• AC 465: ADVANCED FORENSIC ACCOUNTING Change

      This course provides a survey of advanced forensic accounting topics. A critical component of this course includes an examination of the legal aspects of the profession. In addition to covering accounting fraud investigation and prevention techniques, you will learn how to collect evidence, provide legal support, and testify in court.

      Credits:

      6

      Prerequisites Required:

      AC 410

      Concentration courses are completed within the major electives requirement of the degree plan.

  • Tax Accountancy Concentration

    Total Tax Accountancy Concentration Credits: 24

    Total Program Credits: 180

    • AC 302: INTERMEDIATE ACCOUNTING III Change

      This course covers the accounting theory and practices associated with corporate accounting issues involving pensions, leases, taxes, and income recognition. In addition, disclosure requirements and the statement of cash flows are examined. Also, in-depth analysis of accounting for accounting changes and errors is also included.

      Credits:

      6

      Prerequisites Required:

      AC 301

      Concentration area courses are completed within the major electives requirement of the degree plan.

    • AC 410: AUDITING Change

      This course examines the role of the auditor in a technological global business environment. You are exposed to the scope of auditing as a profession, the rules governing the professional ethics of the Certified Public Accountant (CPA), and the components of the auditing process, as well as the legal liabilities and responsibilities of an auditor.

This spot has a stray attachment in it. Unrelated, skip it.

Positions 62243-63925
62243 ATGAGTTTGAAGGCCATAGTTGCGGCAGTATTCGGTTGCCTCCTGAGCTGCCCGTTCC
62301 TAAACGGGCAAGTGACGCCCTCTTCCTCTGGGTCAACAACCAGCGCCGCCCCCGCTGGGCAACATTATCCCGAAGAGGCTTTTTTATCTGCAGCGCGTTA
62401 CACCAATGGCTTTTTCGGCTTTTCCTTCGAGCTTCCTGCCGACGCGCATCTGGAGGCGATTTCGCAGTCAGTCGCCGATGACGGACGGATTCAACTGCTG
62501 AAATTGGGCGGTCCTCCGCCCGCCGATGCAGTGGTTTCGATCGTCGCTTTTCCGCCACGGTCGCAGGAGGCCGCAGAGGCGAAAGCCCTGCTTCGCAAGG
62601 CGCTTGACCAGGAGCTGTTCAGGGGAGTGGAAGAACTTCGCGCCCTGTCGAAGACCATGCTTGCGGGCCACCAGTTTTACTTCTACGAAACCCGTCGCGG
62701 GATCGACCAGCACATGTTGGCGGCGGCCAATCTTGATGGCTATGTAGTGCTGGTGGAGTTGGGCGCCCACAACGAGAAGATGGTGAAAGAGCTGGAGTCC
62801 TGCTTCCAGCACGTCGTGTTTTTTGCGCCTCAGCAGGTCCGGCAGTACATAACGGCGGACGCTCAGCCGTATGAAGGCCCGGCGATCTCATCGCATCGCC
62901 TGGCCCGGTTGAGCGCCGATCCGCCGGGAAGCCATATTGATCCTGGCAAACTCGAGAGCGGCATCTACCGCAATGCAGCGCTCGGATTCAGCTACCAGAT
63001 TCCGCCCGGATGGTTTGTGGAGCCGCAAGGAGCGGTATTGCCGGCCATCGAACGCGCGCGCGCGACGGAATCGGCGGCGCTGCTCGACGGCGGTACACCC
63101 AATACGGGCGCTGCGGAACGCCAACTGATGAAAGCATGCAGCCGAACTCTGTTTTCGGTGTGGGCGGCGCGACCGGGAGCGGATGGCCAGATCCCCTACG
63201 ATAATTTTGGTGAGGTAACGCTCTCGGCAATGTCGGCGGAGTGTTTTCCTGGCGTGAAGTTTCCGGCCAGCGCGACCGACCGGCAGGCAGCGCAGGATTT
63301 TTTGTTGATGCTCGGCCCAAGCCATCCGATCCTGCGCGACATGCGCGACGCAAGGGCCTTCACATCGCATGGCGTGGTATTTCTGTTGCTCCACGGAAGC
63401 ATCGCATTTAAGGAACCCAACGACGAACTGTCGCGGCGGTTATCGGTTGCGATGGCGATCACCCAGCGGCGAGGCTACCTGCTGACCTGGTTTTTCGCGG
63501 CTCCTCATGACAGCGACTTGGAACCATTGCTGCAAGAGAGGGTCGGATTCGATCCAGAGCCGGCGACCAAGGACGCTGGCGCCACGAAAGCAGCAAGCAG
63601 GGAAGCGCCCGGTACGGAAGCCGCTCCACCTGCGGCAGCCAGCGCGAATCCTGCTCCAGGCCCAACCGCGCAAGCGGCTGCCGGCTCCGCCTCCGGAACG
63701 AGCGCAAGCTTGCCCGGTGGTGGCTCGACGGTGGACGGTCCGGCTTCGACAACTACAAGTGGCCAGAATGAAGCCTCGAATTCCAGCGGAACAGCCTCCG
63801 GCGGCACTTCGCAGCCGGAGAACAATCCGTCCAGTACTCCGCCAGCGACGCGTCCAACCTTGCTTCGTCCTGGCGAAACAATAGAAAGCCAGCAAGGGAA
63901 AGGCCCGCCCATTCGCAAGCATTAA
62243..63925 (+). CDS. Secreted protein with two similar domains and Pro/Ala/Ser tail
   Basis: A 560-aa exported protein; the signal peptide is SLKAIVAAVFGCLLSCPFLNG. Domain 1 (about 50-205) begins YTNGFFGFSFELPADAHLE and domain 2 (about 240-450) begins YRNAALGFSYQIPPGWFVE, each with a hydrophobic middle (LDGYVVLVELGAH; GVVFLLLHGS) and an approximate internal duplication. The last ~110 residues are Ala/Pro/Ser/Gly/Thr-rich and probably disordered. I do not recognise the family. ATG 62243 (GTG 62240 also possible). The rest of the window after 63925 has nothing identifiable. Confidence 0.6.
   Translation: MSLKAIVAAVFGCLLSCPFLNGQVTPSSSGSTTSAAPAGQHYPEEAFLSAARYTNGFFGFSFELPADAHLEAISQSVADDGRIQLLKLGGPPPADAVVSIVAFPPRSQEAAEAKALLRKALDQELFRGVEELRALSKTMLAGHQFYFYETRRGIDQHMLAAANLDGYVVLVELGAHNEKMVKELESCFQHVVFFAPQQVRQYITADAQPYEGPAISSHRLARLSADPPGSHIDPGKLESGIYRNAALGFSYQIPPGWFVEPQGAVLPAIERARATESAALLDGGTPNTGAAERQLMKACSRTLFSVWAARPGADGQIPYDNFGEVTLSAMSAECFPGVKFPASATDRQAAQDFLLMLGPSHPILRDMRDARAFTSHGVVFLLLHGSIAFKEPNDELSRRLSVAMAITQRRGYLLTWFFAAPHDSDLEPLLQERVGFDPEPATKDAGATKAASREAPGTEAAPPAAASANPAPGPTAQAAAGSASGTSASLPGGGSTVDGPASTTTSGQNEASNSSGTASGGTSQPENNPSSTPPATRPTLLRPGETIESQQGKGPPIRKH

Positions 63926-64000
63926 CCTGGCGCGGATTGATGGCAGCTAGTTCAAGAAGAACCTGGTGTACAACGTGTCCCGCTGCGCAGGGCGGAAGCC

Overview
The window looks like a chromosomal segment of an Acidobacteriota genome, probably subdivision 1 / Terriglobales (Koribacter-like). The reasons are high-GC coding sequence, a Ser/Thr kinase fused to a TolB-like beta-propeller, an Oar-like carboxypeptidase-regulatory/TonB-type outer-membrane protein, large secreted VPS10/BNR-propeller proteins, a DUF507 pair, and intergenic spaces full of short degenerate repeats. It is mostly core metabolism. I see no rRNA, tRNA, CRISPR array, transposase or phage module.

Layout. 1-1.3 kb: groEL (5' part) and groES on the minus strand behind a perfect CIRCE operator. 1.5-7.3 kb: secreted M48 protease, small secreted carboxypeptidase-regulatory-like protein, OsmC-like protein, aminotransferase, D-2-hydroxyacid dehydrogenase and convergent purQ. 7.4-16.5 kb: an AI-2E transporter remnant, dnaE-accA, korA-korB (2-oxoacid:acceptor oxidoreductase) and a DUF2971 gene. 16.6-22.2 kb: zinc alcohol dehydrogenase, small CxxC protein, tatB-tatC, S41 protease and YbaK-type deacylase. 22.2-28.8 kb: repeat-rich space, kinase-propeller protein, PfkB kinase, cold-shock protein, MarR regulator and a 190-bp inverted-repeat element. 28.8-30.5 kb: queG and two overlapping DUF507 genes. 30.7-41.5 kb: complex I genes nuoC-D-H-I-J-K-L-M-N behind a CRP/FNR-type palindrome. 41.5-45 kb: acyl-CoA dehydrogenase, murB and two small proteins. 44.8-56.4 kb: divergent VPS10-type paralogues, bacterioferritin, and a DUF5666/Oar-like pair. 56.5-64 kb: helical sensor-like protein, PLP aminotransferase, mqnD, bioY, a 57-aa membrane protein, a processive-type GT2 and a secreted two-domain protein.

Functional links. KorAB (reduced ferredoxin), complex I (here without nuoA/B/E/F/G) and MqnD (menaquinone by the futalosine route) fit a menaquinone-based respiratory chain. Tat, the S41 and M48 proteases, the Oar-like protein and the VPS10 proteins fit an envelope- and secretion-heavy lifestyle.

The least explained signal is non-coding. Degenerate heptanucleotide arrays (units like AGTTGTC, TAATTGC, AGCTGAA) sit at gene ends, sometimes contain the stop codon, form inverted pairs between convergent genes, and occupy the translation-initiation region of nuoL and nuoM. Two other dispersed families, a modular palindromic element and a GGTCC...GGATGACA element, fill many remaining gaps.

Credits:

      6

      Prerequisites Required:

      AC 301

      Concentration area courses are completed within the major electives requirement of the degree plan.

    • AC 430: ADVANCED TAX—CORPORATE Change

      This course presents an overview of federal income tax requirements, procedures, and tax planning for business entities, with an emphasis on C and S Corporations.

      Credits:

      6

      Prerequisites Required:

      AC 256

      Concentration area courses are completed within the major electives requirement of the degree plan.

    • AC 450: ADVANCED ACCOUNTING Change

      This course covers the accounting theory and practices associated with intercorporate investments, foreign currency issues, consolidated financial statements for business combinations, and governmental and nonprofit accounting.

      Credits:

      6

      Prerequisites Required:

      AC 302

      Concentration area courses are completed within the major electives requirement of the degree plan.

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*Source: U.S. Department of Labor, Bureau of Labor Statistics, Occupational Outlook Handbook, 2016-17 Edition, Accountants and Auditors, on the Internet at www.bls.gov/ooh/Business-and-Financial/Accountants-and-auditors.htm. National long-term projections may not reflect local and/or short-term economic or job conditions, and do not guarantee actual job growth. Certain accounting positions may require further certification and/or licensing by individual states.

Kaplan University cannot guarantee employment or career advancement.

Although certain programs at Kaplan University are designed to prepare students to take various certification or licensing exams, the University cannot guarantee the student will pass those exams. In some cases, field experience, additional coursework, and/or background checks may be necessary to take or to successfully pass the exams. Students should research the requirements in the state in which they intend to seek employment.